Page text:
Mark, India Bangalore
I was doing an opposites exercise with a group of Finnish 13 year olds. I said one adjective from Box A, and they were to find the opposite from Box B. One well-behaved young girl couldn't find the opposite for tall, so I said in English "It begins with sh". She still didn't get it so I repeated the sentence in Finnish. In the Finnish language, the letters are pronounced like this S=ass; H=ho + the grammatical ending of luh. So she heard ass-ho-luh. She exclaimed in Finnish, "hey, my dad says that when he drives the car!"
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I'm an assistant English teacher in a JHS in Japan. One day we were reviewing vocabulary with the students repeating the phrases after me. One young man decided his word of the day was "peanuts" or "nuts". So I would say "a happy family," and loud and clear came, "a happy PEANUTS!". "A white cat." "A white NUTS!" "Are you happy?" "Are you NUTS?" It took a while for me to stop laughing long enough to tell my teacher (who is Japanese) why that was so funny. The whole class then got to laugh too!
Adrienne, USA, now in Japan
I was teaching english in Japan and asked my 18 year olds to write a letter to Santa Claus asking for gifts. I knew some of them were copying each other but was a little surprised to find ten requests for "a big poo", otherwise known as a large toy Winnie the Pooh". I explained the connotations to the Japanese teacher who freaked and made them all change it which I thought was a pity....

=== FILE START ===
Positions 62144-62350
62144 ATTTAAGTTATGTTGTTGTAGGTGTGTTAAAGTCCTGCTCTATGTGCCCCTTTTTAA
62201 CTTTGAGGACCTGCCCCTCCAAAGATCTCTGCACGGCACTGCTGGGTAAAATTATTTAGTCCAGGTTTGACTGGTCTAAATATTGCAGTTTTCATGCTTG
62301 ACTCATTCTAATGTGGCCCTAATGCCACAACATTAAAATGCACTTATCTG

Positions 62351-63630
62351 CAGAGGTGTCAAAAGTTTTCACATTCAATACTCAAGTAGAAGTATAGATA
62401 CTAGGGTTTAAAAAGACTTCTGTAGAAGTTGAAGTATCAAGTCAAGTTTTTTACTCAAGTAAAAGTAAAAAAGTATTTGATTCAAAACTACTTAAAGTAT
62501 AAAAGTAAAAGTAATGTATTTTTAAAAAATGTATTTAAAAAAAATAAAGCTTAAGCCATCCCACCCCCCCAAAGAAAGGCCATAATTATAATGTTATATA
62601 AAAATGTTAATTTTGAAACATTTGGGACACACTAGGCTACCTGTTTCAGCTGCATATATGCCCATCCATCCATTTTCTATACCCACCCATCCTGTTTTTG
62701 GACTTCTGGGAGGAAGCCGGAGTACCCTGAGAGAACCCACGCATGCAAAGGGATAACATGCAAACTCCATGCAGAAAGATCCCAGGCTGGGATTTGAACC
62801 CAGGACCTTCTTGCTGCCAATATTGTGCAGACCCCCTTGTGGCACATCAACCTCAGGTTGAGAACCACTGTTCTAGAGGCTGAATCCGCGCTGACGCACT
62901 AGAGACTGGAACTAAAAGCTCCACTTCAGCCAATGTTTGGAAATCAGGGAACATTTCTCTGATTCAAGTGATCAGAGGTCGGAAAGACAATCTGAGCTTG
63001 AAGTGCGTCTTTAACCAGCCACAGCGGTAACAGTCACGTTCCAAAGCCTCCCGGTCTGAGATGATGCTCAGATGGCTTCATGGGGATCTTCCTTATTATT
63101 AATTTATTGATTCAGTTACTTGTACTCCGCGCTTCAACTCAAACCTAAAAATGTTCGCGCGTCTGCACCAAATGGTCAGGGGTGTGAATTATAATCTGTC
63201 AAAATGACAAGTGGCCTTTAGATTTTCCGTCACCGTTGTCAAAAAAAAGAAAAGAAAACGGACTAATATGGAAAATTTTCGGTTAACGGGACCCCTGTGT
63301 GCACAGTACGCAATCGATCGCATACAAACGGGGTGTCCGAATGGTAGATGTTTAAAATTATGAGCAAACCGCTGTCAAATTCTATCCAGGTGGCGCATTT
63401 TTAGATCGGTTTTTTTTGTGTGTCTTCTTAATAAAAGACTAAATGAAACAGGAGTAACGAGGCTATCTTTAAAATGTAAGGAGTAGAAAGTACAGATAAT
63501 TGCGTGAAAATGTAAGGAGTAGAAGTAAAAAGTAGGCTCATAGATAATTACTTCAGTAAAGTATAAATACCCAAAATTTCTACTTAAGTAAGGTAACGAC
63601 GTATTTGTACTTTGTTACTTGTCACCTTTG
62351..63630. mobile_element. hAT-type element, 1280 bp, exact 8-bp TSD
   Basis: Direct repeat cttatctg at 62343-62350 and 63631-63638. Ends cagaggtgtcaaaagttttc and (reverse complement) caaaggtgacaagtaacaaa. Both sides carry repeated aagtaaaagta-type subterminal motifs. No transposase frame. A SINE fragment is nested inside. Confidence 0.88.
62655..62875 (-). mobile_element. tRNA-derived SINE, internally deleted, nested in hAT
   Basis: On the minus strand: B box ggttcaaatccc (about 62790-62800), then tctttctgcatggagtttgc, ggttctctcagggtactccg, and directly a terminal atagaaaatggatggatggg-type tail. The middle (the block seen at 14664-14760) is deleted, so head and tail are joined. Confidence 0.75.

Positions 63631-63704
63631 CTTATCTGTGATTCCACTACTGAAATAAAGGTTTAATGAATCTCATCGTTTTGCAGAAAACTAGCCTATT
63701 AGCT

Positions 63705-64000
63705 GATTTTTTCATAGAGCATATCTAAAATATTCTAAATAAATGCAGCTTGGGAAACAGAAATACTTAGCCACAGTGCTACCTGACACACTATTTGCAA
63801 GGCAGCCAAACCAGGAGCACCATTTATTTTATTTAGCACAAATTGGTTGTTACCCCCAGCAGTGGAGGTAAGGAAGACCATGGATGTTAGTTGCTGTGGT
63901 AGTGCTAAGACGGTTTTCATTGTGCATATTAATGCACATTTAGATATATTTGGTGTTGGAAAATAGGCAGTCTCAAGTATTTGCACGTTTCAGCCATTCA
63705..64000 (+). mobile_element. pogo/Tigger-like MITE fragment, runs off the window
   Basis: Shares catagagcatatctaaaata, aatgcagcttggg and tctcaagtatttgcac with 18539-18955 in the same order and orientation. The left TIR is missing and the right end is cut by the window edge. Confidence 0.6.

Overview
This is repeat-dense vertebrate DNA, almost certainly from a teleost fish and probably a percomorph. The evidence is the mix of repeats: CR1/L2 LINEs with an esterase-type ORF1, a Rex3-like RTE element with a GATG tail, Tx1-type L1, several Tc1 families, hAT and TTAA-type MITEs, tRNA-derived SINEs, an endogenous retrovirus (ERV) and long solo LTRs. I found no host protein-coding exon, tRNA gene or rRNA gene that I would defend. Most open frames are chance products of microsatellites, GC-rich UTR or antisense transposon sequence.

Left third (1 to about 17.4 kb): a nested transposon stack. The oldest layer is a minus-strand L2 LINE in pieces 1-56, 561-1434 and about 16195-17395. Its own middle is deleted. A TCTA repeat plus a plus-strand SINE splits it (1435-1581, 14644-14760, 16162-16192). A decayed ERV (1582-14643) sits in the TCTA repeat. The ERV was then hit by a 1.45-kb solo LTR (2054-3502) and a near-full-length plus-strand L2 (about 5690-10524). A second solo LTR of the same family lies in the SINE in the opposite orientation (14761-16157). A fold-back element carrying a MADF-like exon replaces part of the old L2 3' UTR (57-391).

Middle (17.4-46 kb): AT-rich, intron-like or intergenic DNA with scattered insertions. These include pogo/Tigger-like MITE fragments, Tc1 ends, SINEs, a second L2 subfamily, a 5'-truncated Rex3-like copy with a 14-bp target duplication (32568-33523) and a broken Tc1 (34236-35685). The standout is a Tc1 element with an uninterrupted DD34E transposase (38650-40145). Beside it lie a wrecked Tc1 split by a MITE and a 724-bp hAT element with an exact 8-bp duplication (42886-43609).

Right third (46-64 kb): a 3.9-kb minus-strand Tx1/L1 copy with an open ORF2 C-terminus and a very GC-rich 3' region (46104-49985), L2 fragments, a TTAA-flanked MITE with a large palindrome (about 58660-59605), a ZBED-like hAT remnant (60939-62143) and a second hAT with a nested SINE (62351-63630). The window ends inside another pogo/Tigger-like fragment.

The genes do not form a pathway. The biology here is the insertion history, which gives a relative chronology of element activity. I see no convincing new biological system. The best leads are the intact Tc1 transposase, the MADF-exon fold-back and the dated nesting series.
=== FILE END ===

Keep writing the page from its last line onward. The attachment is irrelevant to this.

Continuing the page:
My first day ever out of Texas and in the Classroom of little six year old Koreans. To lighten the mood I Put my thumb between my index and middle finger and expressed that I had one of my children's nose. Come to turn out, this is equivalent to giving the middle finger. I wondered why the kid was shocked
Michael Wolfshohl, South Korea
First off this is my first year in this position, I am the Migrant/bilingual aide for a small school, grades K-8 and I have approximately 33 students, that I see at different times of the day, for different subjects. I love my job and I love the school, co-workers, students etc.... This year for our Christmas program I decided to put on a play (by myself ahhh!!!) just a small, short story called "The Deer Dance", we practiced and practiced, come the night of the play all heck breaks loose, you name it, it probably happened, one mother who volunteered to help with makeup, didn't show up until the last five minutes before curtain went up, my daughter locked herself in my classroom and I had to go get her, no sound , the microphone was too low, the list goes on and on, but you know what the kids had fun, the parents enjoyed seeing their child on stage, and I am planning to do another one in the spring. Am I crazy or what? Thank you for listening.
Silvia R, California